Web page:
Elite ski pros partying like its 1968 in Aspen this weekend
A group of ski instructors who survived the 1960s will hold a reunion in Aspen this weekend to celebrate the 50th anniversary of one their marquee events of the decade.
Ski pros from throughout Europe, Japan and North America converged in Aspen in April 1968 for the 8th International Ski Instructors Congress. The ski instructors get together every three years to show off their country’s distinctive teaching technique at an event known as Interski.
The 1968 gathering was the only time it has ever been held in the U.S.
David “Scooter” LaCouter was a 24-year-old, top-notch skier who was among the 24 men and nine women the Professional Ski Instructors of America picked for the demonstration team at the 8th Interski. The group was essentially the best of the best. Ski instructors from throughout the country tried out to qualify.
“It was terrifying,” recalled Lavelle Saier, then a 31-year-old ski instructor in her fourth season at Aspen Mountain.
Saier retired last season after 51 winters in Aspen as an instructor. LaCouter celebrated his 50th consecutive season of teaching skiing at Aspen Mountain this season. He had taught two prior seasons in Aspen, but they are not counted among his years of service because he went back East to teach for a while.
Once the PSIA demo team members were selected, the instructors got together regularly throughout the 1967-68 season to practice.
“It was practice, practice, practice,” said Kenny Oakes, then a 24-year-old ski instructor in Aspen who made the cut. They skied in tandem and also as part of a larger, synchronized group.
Oakes taught for a couple of decades and remains a resident of Aspen. Aspen Skiing Corp. had a fourth member of the team, Craig Jacobie, who has since died. Curt Chase, the longtime director of Aspen Skiing Corp. ski schools, was head coach of the team.
Interski was a big deal, the instructors said. Aspen threw a party as only Aspen can. There was a massive parade to start the 10-day event. An old film narrated by the late Steve Knowlton shows the parade resembled the grandeur of opening ceremonies of the Olympics. There were at least 10 participating nations, LaCouter said.
The American team wore cowboy boots and hats. All visitors received a hat.
“I remember the French guys all wanted our cowboy boots,” he said.
Ski instructors from throughout the United States who weren’t part of the demo team were invited to attend. An old brochure that LaCouter has managed to hold onto for 50 years laid out the activities for the “chance in a lifetime” event.
“Demonstrations by the participating countries will be scheduled for 5 of the 10 days,” the brochure says. “Lectures, films and slide presentations are scheduled for Paepcke Auditorium in Aspen.
“Special lodging rates of $5 per day, double-occupancy, have been arranged through the Aspen Association and Charlie Patterson for those attending the Congress. Special lift ticket rates of $3.25 for skiing on Ajax Mountain have been made through the Aspen Skiing Corp.,” the brochure continues.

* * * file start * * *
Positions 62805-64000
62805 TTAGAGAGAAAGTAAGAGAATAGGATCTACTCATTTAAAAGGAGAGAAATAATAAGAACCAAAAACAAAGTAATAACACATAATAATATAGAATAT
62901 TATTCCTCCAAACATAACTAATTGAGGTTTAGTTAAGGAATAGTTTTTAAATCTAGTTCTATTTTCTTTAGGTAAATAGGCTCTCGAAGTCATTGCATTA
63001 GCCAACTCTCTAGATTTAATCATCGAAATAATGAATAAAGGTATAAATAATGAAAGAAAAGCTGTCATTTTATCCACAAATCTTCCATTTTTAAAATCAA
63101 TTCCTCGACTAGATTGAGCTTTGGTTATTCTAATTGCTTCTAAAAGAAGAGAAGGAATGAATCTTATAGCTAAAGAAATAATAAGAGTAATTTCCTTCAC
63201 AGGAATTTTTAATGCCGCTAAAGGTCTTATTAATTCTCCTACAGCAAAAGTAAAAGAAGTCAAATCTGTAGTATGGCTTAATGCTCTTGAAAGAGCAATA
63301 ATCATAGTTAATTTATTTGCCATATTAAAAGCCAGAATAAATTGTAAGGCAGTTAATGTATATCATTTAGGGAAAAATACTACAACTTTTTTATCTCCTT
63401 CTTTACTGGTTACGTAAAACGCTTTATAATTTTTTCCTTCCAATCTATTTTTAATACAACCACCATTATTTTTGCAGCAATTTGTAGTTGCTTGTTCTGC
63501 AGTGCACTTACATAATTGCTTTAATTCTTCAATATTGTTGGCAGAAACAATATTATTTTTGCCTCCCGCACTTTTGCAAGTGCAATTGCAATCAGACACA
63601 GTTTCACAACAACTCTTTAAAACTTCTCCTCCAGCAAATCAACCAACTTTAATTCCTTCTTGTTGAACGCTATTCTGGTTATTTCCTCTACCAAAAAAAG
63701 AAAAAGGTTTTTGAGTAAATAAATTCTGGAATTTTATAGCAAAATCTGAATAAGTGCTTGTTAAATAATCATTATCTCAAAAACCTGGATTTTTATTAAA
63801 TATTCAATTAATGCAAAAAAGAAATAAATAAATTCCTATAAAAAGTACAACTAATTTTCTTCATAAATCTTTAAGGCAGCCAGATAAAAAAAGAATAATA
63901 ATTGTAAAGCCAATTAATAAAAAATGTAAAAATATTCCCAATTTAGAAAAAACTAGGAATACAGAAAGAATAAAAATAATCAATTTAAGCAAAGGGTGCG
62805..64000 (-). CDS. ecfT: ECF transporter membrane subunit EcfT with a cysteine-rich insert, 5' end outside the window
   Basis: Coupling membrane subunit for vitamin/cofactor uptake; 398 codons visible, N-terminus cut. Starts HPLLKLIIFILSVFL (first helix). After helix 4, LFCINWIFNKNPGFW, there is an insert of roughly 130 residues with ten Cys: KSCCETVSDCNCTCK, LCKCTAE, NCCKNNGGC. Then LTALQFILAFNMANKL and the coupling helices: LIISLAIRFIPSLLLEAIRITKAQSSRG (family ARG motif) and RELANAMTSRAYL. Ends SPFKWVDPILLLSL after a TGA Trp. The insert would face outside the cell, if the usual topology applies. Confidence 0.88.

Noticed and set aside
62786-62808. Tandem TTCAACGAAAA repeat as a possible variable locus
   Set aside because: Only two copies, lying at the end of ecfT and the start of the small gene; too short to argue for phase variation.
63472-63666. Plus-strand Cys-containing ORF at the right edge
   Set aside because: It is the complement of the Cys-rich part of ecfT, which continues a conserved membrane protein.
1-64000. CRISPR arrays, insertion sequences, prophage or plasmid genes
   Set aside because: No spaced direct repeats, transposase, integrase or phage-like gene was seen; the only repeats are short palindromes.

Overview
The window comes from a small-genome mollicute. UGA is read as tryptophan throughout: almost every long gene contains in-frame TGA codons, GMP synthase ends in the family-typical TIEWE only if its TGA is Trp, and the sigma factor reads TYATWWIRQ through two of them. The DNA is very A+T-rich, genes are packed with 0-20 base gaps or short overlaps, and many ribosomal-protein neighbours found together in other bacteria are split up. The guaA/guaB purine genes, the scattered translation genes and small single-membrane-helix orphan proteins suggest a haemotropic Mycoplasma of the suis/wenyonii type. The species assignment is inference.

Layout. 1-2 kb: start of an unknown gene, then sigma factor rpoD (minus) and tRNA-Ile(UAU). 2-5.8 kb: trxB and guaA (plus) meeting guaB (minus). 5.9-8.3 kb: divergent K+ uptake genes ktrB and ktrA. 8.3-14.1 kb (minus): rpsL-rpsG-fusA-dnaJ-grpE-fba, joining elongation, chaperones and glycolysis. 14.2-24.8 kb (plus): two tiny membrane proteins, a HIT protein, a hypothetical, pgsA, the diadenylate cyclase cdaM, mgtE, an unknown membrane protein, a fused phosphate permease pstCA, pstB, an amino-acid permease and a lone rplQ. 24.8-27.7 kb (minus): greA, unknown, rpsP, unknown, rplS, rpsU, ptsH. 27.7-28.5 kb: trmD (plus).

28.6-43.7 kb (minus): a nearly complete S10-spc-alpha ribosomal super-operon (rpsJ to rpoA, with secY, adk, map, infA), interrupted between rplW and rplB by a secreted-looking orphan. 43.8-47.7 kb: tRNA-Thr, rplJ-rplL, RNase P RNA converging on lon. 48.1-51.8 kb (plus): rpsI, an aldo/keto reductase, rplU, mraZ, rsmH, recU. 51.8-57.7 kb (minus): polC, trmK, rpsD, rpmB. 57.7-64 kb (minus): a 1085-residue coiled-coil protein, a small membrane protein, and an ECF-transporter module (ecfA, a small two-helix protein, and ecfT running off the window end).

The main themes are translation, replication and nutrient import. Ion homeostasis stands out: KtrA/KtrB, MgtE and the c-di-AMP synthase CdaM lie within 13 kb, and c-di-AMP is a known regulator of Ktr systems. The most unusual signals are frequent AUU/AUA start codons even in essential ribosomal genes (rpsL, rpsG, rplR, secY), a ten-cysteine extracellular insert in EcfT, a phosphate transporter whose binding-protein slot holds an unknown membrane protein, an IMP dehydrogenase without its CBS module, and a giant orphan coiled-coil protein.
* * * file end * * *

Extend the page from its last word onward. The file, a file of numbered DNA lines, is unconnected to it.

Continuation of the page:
A Ute Indian blessing punctuated the opening weekend, then the hotshots took to the slopes. It was a surprisingly cordial gathering designed to share trade skills rather than show up one another.
“The nations compare the way they ski with one another rather than compete with one another,” LaCouter said.
Saier said conditions were perfect. It snowed every day in April so the slopes were powder-filled for the demonstrations on Aspen Mountain.
“The Europeans couldn’t get over it,” she said.
As the host country, the Americans fielded the only women’s demo team, wearing tight, white outfits.
“They looked absolutely fabulous,” LaCouter said.
The public was invited to watch the activities, which featured the national teams strutting their stuff down the North American slope. The deck at Bonnie’s restaurant, then Gretl’s, was ground zero for spectators.
Oakes said the goal for the teams was to be precise in their skiing. There was no flexibility in individual technique. There was pressure on the instructors to do their peers proud.
“This is representative of the whole country,” he said.
The instructors recalled trying to adapt to the Rosemount ski boots, one of the first all-plastic models. They were side-entry so many instructors didn’t like them, Oakes recalled, but Rosemount was a sponsor. Oakes and LaCouter were both on Head 215cm skis.
At the end of the event, the ski instructors from the various countries met at the top of the slope, exchanged sweaters and skied down en masse. It was the only opportunity for individuality.
“You didn’t know who was who,” LaCouter said. “You weren’t handcuffed by your technique.”
Ski instruction started changing after 1968, Oakes said. It loosened up and techniques were blended. Then again, just about everything changed after 1968 — a seminal year in world history.
When asked what Aspen was like in 1968, Saier let out a drawn out, “Aaaahhhh,” like she was fawning over a movie star.
“It was the very best year,” she said. “Almost everybody in town had a pickup with a dog and a broom.”
Oakes recalled Aspen as a blend of Haight Ashbury and an upscale jazz scene.
LaCouter said it dawned on him earlier this winter that the 50th anniversary of Interski was approaching. He has been toiling trying to get ahold of as many surviving members of the U.S. demo team as possible.
The attendees are hitting the slopes today and gathering at the Limelight tonight. Current PSIA demo team members will be in town. The event coincides with the unrelated World Synchro Championships on Aspen Mountain on Saturday.
LaCouter is eager to see his old teammates. He credited Aspen Mountain manager Peter King for installing signs at the top of North American some seasons ago marking the historic Interski.
LaCouter said he is amazed at how many people still remember the event.
“I may be more recognized for it now than I was then,” he said.